1
$\begingroup$

I don't understand this logic statement. I don't think the context helps at all but I thought i'd include it anyway.

$G$ is abelian and $H$ is not abelian, then $G\ncong H$, is the same as:

$G$ abelian and $G\cong H$, then $H$ is abelian

$\endgroup$
  • 1
    $\begingroup$ A and B $\implies$ C is the same as A and not C $\implies$ not B $\endgroup$ – Mathmo123 Jun 29 '14 at 13:30
3
$\begingroup$

Context is irrelevant.

"If $G$ is abelian and $H$ is not abelian, then $G\ncong H$" has the form $(A\land \neg B)\to \neg C$.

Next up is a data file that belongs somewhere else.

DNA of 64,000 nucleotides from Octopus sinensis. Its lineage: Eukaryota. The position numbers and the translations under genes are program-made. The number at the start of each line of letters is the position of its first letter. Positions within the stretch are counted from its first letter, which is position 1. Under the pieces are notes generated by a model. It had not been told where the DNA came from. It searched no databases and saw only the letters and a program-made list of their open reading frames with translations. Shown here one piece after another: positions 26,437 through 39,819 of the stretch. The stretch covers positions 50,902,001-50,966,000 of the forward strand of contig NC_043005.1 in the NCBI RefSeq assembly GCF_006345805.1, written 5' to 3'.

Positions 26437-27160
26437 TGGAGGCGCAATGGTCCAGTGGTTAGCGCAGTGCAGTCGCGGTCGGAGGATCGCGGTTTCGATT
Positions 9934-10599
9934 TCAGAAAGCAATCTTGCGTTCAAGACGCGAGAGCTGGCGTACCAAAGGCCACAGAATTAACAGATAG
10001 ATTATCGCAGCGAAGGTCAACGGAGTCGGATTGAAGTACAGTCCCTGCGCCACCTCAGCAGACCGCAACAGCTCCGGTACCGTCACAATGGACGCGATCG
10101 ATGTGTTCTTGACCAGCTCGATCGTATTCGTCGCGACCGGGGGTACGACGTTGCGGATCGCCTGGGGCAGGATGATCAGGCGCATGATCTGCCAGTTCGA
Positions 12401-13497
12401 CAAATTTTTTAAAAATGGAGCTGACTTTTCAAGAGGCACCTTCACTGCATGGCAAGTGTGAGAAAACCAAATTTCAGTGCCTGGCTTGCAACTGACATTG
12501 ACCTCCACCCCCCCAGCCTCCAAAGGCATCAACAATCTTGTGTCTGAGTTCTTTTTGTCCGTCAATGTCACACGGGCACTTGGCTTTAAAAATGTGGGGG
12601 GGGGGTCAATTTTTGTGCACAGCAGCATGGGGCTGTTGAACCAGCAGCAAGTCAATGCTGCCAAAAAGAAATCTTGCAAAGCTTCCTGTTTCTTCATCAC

And since $(A\land \neg B)\to \neg C\iff \neg A\lor B\lor \neg C\iff (A\land C)\to B$,

for appropriate interpretations of $A, B$ and $C$, you get what you want.

$\endgroup$
1
$\begingroup$

Let $P \equiv ``H\ \text{is not Abelian}"$ and $Q \equiv ``G \not\cong H"$.

Assume that $G$ is Abelian. Then the first statement says $P \Rightarrow Q$, and the second says $\sim Q \Rightarrow \sim P$. Of course, these two are equivalent.

Only, that's not exactly what's given, I simplified it. Let $A \equiv ``G\ \text{is Abelian}"$. What is given is $(A \wedge P) \Rightarrow Q$. This is the same as $(A \wedge \sim Q) \Rightarrow \sim P$, in exactly the same way as the simpler versions above.

$\endgroup$

Your Answer

By clicking “Post Your Answer”, you agree to our terms of service, privacy policy and cookie policy

Not the answer you're looking for? Browse other questions tagged or ask your own question.